Nose job recipients may want to consider chin augmentation as well

Oct 05, 2009

In order to ensure an aesthetically-balanced face, surgeons performing rhinoplasty should also assess the patient's need for chin augmentation, according to new research presented at the 2009 American Academy of Otolaryngology-Head and Neck Surgery Foundation (AAO-HNSF) Annual Meeting & OTO EXPO, in San Diego, CA. In fact, the research suggests that the focus on what complications may arise has changed.

The chin and nose form an important part of a patient's profile, and according to the authors, not addressing it could contribute to post operative disappointment with the rhinoplasty.

The study's authors evaluated pictures of their institution's 100 most recent patients to undergo rhinoplasty, using four popular assessment methods (Silver, Legan, Merriford, and Gonzales-Ulloa). Based on these evaluations, between 17 and 62 percent of men, and 39 and 81 percent of women could have benefitted from further assessment with a view to chin augmentation. Twenty-one percent of men scored positive on three or more methods, 58 percent for women.

The authors contend that while the "perfect face" is a misnomer, balanced features are nonetheless valued in all cultures, and reflect substantially a patient's physical impression on others. In cases where surgical modifications are made, the authors believe the surgeon has a responsibility to inform their patients of the impact the procedure will have on their overall look prior to the surgery.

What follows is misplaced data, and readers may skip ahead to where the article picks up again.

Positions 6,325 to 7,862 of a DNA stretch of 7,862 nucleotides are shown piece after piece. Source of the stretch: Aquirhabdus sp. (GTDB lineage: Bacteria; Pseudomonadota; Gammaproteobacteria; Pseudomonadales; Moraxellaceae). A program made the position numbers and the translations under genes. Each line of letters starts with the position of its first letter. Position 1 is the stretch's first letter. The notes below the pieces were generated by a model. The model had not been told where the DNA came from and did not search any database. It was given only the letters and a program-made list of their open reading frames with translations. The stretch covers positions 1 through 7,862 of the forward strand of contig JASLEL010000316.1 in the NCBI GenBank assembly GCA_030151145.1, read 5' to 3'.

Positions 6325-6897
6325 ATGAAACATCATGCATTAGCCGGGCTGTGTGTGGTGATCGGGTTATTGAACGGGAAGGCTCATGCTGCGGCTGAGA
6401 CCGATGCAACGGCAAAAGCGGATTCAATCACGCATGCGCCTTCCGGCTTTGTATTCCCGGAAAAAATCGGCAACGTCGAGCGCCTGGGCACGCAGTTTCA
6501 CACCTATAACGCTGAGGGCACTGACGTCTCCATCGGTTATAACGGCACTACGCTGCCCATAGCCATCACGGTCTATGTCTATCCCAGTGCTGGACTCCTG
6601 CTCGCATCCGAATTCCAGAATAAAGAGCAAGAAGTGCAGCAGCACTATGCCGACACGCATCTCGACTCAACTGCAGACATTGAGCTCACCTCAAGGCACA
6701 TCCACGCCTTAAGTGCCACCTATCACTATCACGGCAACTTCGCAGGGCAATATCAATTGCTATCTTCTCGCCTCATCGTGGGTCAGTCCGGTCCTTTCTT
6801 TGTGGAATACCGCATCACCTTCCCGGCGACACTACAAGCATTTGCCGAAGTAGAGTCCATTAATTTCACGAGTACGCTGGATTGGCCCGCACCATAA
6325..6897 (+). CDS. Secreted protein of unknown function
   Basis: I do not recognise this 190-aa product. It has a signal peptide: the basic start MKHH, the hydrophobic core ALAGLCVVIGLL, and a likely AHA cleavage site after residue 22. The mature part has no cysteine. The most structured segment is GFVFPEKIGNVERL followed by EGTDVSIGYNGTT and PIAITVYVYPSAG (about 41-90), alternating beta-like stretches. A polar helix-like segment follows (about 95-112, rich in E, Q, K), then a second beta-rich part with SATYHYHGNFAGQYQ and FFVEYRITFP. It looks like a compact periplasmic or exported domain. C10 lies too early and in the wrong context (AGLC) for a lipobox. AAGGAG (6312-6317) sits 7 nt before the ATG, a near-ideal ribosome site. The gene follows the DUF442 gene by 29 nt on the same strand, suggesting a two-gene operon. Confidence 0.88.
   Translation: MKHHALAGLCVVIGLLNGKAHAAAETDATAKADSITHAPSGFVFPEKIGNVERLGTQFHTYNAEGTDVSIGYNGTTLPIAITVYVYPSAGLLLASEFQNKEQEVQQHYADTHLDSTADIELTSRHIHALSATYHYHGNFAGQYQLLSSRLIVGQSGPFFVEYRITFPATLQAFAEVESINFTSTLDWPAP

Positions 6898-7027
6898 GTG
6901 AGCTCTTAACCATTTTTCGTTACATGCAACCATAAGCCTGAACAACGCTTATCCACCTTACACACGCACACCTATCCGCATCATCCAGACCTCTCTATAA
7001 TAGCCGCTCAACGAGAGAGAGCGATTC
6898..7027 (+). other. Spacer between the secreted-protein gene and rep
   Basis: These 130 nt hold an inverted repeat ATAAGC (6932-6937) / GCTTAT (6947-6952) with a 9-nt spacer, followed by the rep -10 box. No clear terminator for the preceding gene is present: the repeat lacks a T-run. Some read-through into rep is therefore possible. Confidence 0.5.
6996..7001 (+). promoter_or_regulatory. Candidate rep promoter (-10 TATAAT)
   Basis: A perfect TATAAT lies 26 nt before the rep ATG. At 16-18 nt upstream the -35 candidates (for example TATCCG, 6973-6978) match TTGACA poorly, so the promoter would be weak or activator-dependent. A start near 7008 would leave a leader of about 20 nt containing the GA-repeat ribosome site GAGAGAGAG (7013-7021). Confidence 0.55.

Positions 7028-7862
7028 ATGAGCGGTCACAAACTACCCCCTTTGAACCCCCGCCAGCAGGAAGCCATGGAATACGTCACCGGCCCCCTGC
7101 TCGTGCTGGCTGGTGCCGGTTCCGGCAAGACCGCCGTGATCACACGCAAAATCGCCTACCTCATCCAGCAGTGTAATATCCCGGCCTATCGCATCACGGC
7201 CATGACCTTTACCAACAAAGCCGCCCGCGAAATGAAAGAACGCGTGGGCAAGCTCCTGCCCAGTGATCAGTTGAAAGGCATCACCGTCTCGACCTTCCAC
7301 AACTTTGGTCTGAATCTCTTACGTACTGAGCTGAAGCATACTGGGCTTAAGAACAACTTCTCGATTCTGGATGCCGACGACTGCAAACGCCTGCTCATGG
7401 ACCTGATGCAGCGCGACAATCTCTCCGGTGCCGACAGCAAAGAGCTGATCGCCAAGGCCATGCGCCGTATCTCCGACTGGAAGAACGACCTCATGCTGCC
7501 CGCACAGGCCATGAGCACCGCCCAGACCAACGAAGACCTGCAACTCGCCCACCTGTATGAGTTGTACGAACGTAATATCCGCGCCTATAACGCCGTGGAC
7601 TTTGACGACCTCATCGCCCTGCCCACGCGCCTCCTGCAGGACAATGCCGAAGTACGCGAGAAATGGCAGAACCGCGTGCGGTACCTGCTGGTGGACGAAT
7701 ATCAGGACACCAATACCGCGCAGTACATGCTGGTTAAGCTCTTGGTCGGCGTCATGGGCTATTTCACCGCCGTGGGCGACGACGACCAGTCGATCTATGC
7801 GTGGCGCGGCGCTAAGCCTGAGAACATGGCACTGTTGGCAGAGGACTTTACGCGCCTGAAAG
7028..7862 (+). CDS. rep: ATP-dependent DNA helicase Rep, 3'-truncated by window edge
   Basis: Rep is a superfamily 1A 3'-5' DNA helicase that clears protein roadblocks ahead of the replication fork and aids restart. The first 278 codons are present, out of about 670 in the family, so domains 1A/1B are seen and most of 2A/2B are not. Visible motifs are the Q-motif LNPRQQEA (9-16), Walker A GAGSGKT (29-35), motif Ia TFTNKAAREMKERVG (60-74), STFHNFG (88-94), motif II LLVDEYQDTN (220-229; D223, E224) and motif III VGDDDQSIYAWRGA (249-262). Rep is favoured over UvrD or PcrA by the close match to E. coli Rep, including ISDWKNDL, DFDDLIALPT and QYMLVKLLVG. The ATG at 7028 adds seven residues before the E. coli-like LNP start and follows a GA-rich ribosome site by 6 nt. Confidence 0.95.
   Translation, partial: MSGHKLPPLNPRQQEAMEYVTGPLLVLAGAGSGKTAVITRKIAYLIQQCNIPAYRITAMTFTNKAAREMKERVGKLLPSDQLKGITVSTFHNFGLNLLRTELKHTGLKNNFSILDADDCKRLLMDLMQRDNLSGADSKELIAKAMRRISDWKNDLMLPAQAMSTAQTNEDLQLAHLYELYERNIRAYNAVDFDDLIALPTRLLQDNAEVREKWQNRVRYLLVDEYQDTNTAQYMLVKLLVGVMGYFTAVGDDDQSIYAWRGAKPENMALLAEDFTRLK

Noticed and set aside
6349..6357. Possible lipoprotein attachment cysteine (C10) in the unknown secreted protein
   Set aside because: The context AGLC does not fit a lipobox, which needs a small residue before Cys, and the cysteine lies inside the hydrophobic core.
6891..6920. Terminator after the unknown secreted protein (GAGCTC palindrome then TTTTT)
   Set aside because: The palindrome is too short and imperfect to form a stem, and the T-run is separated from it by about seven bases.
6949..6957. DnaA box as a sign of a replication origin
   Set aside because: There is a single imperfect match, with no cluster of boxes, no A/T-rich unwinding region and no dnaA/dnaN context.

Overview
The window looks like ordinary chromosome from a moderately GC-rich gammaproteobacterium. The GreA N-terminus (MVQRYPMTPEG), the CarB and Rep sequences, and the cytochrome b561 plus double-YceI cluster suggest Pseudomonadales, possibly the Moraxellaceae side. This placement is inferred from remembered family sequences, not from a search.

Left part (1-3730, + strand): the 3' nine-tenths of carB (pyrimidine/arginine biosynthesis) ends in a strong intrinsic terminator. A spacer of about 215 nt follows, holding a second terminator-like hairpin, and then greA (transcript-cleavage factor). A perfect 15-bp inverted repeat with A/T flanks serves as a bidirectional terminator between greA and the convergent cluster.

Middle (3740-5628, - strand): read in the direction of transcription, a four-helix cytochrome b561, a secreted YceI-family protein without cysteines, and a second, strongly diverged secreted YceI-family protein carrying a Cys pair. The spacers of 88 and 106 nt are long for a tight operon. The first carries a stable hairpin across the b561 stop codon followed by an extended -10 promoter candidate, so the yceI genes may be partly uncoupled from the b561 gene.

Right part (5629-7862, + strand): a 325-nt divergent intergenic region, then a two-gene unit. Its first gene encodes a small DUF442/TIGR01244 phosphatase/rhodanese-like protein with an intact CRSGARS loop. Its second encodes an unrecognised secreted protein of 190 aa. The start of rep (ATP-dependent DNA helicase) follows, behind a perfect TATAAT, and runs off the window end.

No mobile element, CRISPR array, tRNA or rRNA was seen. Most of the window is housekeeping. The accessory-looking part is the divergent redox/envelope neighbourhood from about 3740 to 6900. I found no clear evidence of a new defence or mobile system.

Source: American Academy of Otolaryngology

Explore further: AMA: Gender inequality still exists in medicine

add to favorites email to friend print save as pdf

Related Stories

Published ENT surgical innovations fall drastically

Sep 25, 2008

The number of cases of surgical innovation published in otolaryngic medical journals has fallen drastically since the late 1980s, leading researchers to question the impact of government oversight over surgery, according ...

PC program may help teach new surgeons

Sep 22, 2008

New computer game technology can help educate otolaryngology medical students who don't have any anatomical knowledge or surgical experience, according to new research presented at the 2008 American Academy of Otolaryngology ...

Recommended for you

New medical device to make the mines safer

Nov 21, 2014

Dehydration can be a serious health issue for Australia's mining industry, but a new product to be developed with input from Flinders University's Medical Device Partnering Program (MDPP) is set to more effectively ...

US family gets $6.75 million in Botox case

Nov 20, 2014

A New York couple who said Botox treatment of their son's cerebral palsy left him with life-threatening complications and sued its manufacturer won a $6.75 million verdict from a federal jury on Thursday.

User comments : 0

Please sign in to add a comment. Registration is free, and takes less than a minute. Read more

Click here to reset your password.
Sign in to get notified via email when new comments are made.